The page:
The Digital Journalist

Photograph by William Claxton


Carol was my first "serious" girlfriend. We met at Glendale High School in Glendale, California. She was tall and had a bump on her nose. I was tall and skinny and had a bump on my nose. We were not included with the "in crowd." She was not the cheerleader type; and I was definitely not the football letterman type. We found that we had similar passions like music of all kinds, and movies. I would walk her home after school, and her mother would make us oatmeal cookies and milk while we listened to our 78-rpm records of Sarah Vaughan, Dizzy Gillespie, and Frank Sinatra.

In those days in our high school you were a Bing Crosby fan or a Frank Sinatra fan. Carol and I were vehement Sinatra fans.

Every Thursday afternoon I would borrow my father's car to take Carol to the NBC Radio Studios at Sunset and Vine in Hollywood, where we would line up to get front-row seats for the broadcast. Sinatra would walk on stage for the live show with his first message: "This FS for OG." His sponsor at the time was Old Gold cigarettes. Sinatra would look at Carol when he sang. It made me furious. But I did enjoy his music. Years later, when I worked photographing Sinatra, I mentioned those days, and he said that he remembered usÉ "the skinny kids who were always in the front row."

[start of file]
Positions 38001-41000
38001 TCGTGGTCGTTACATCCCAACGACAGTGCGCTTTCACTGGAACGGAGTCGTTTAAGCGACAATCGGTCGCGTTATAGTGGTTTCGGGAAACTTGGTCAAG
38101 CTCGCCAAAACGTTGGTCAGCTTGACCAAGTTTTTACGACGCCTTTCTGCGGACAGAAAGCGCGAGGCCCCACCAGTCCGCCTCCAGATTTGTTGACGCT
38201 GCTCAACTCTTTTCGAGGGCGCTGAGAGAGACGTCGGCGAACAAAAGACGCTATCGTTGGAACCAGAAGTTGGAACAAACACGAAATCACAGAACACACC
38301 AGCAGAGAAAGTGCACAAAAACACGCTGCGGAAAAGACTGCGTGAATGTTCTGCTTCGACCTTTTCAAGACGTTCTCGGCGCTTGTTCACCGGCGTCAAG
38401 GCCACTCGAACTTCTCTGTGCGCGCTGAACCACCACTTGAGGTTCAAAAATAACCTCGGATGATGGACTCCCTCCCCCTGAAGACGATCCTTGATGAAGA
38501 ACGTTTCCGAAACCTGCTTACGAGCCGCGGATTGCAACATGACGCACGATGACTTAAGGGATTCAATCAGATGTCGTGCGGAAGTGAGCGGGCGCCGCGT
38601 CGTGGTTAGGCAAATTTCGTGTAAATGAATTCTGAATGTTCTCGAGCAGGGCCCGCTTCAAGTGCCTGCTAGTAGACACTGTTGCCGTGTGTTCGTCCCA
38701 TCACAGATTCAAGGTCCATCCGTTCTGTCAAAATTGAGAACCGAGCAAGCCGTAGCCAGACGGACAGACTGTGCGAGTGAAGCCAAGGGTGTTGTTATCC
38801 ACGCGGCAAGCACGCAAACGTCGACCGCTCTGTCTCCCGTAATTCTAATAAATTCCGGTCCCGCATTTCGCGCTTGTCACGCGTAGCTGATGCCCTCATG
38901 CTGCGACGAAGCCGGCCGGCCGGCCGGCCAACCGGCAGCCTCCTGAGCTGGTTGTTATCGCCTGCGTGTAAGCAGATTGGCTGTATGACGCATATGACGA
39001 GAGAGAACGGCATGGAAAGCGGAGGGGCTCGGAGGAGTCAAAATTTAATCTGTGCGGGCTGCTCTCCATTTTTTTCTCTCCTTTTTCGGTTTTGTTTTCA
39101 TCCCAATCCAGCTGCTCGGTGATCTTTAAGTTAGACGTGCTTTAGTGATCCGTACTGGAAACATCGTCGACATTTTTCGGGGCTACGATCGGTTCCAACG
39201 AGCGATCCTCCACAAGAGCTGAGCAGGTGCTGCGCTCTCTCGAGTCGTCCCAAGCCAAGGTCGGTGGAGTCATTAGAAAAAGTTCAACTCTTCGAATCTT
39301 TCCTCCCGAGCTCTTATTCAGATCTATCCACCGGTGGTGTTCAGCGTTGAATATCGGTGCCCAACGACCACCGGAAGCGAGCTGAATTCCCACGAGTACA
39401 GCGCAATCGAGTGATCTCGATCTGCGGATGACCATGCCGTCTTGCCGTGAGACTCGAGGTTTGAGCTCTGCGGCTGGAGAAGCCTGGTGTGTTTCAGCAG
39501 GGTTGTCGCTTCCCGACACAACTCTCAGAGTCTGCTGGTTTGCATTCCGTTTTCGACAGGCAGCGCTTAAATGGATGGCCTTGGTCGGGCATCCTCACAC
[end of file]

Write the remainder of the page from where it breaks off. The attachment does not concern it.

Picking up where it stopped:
During our senior year, Carol was discovered by a model agency and began appearing first in Los Angeles Times fashion advertisements and then moving up to Seventeen, McCall's, Charm, and then to Vogue and Harper's Bazaar. Only then was she invited to join the elite girls' clique. Some of the guys in the male elite group liked jazz, so I made contact with them. They began inviting me to the "important" parties for the "important" guys and girls.

I graduated from UCLA and later became a photographer. Carol moved to New York and became a successful model. She married photographer Francesco Scavullo, divorced him, and then married banker Bert Taylor. They had a beautiful apartment on Fifth Avenue overlooking Central Park. They had a baby girl whom they named Daisy.

Carol died of breast cancer in 1985. During her last days, I sent her cards with photos of cats on them to try and cheer her up. I was told that Frank Sinatra sent flowers to her memorial service.

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